Language is constrained by a biological, evolutionary apparatus, as well as by the pressures of repeated transmission and acquisition. For this reason, all languages share some characteristics, meaning human language can be considered “universal”, or common to all peoples. There is no such thing as an a-linguistic people, whereas there are individuals who, for pathological reasons, remain a-linguistic. 

Language is central: it allows for socialization. It is through talking, whether with our vocal cords, hands or other, that we learn and through talking that we build families and societies. Our languages build our cultures, entertain us, bond us and divide us. Language also allows for the technological accumulation which characterizes our species: the oft-cited ability to see further on the shoulders of giants is notably the result of these giants being able to communicate their findings and leave us oral or written traces of their work. As an object of study, language is at the heart of many fascinating research questions: where does it come from? To what extent is it constrained by genetics? To what extent does language structure thought? How do we isolate words out of a continuous acoustic flow? How do we take into account context to decode the communicative intent of a speaker? What are the cognitive consequences of multilingualism? 

Whereas language is a universal, languages differ greatly, in terms of the sounds they are composed of, the lexicon they have developed and the rules which structure them. Generally speaking, the further back the common ancestor is, the larger the distance between languages: it is easy for instance to identify common points, and thus common roots, between Italian and French, for instance, or between Arabic and Hebrew, but much more difficult between Dutch and Pukapuka. In this way, our languages carry the stories of our ancestors, of their migrations and contacts with other peoples, traces of which can be found in so-called “borrowed” vocabulary. Mastering our language also allows for access to our written and oral cultures and can thus be considered an integral part of our identities, explaining their protected status in texts of international law.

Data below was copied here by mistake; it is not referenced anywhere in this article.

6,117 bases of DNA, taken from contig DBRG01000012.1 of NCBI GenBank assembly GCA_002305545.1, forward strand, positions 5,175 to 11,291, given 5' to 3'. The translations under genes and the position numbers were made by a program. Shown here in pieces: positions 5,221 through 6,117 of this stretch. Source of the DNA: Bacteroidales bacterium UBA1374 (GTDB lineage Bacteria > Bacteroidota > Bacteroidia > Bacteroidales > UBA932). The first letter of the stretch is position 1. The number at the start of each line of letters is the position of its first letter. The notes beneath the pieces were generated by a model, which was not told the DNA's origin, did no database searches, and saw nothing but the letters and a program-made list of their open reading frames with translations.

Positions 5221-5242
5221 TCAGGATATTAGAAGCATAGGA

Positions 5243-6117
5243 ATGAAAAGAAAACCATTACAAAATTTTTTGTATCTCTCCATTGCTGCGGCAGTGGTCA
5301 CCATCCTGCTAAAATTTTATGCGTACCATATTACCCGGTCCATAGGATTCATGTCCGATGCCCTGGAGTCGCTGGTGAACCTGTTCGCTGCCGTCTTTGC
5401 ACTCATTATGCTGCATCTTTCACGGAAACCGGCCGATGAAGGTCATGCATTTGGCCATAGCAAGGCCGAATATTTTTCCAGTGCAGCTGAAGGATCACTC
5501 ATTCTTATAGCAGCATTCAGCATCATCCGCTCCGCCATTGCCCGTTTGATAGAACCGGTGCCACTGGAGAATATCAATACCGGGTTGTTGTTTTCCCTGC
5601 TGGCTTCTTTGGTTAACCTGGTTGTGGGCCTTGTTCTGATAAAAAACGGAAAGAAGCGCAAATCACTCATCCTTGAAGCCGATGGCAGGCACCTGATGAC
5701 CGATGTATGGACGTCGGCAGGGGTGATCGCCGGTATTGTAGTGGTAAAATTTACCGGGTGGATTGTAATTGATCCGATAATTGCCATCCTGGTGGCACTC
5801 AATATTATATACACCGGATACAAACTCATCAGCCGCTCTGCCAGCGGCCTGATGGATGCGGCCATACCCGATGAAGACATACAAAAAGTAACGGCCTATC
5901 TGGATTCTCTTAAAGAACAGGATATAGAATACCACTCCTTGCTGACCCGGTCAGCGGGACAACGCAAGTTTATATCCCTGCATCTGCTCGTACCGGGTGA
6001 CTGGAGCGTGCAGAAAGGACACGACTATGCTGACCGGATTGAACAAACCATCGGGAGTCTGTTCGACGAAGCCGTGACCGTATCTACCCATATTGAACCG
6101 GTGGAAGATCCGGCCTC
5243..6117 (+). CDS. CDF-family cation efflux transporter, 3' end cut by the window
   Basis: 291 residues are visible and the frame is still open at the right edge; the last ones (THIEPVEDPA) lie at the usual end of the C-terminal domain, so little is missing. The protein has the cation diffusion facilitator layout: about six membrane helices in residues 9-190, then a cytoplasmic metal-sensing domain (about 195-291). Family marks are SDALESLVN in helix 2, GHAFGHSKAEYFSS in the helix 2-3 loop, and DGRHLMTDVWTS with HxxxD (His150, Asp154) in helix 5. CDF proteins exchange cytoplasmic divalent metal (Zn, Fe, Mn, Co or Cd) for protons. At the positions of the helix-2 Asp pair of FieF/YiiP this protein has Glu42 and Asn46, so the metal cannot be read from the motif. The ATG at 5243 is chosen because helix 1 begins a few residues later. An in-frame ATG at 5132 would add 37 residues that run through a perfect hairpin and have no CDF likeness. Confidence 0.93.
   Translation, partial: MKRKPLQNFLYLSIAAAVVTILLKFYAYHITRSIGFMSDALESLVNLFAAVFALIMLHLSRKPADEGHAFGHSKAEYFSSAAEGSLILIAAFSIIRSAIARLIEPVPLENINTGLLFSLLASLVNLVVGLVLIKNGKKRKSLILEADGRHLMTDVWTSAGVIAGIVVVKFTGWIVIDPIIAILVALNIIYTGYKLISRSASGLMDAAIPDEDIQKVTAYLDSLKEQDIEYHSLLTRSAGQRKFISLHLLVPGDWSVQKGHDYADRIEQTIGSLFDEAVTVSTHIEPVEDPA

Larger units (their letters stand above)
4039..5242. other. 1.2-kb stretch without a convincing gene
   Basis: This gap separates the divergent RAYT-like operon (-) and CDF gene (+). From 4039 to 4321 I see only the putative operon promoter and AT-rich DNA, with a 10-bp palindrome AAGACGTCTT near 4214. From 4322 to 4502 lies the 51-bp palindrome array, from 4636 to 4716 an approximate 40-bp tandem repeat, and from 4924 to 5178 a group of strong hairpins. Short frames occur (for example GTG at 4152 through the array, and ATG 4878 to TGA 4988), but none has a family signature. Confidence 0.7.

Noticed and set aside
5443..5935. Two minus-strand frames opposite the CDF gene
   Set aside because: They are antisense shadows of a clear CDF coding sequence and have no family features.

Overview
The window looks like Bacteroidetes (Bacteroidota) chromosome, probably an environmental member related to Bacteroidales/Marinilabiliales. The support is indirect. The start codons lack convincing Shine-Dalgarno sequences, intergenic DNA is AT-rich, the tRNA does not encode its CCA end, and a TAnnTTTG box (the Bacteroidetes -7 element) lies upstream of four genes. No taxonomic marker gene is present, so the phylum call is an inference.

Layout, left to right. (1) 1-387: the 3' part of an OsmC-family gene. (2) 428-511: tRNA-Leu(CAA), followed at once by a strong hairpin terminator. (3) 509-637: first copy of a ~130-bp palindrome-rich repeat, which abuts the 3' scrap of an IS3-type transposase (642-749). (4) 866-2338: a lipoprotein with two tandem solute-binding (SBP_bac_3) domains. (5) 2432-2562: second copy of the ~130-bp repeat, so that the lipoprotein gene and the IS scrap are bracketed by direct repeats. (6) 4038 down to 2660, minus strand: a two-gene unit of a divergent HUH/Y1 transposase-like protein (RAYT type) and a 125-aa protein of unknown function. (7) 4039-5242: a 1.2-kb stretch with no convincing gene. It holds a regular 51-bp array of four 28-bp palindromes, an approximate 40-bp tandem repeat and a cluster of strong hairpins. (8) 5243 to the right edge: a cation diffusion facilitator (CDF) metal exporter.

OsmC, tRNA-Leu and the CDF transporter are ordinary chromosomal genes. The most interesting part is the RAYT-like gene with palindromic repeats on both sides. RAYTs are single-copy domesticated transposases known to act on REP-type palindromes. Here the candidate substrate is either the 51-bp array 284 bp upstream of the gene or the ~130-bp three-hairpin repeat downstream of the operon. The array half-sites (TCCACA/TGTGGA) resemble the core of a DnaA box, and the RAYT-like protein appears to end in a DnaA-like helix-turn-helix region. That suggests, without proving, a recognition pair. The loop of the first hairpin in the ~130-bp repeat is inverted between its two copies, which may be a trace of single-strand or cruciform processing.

The study of the particularities of languages and their shared characteristics is the agenda of descriptive linguistics and comparative grammar studies. Describing and comparing languages is difficult, because languages are not fixed objects but subject to constant innovation and exceptions. The value of this work is not to be underestimated because, on the one hand, it allows for leaving traces of languages which change or disappear, and on the other hand, it is necessary for pedagogical purposes. In fact, in order to transmit a language, establishing a grammar and lexicon is necessary. The capacities of imitation and induction with which we learn our mother tongues are no longer within our reach when we learn a language as an adult. 

Comparing languages also contributes to our knowledge of human history, particularly migrations, and contributes to better understanding our species in its social and psychological aspects. In order to understand what we share, we thus need to study what distinguishes us, and on the contrary, speaking these languages which divide us is one of our greatest shared traits. 

Updated on September 17, 2019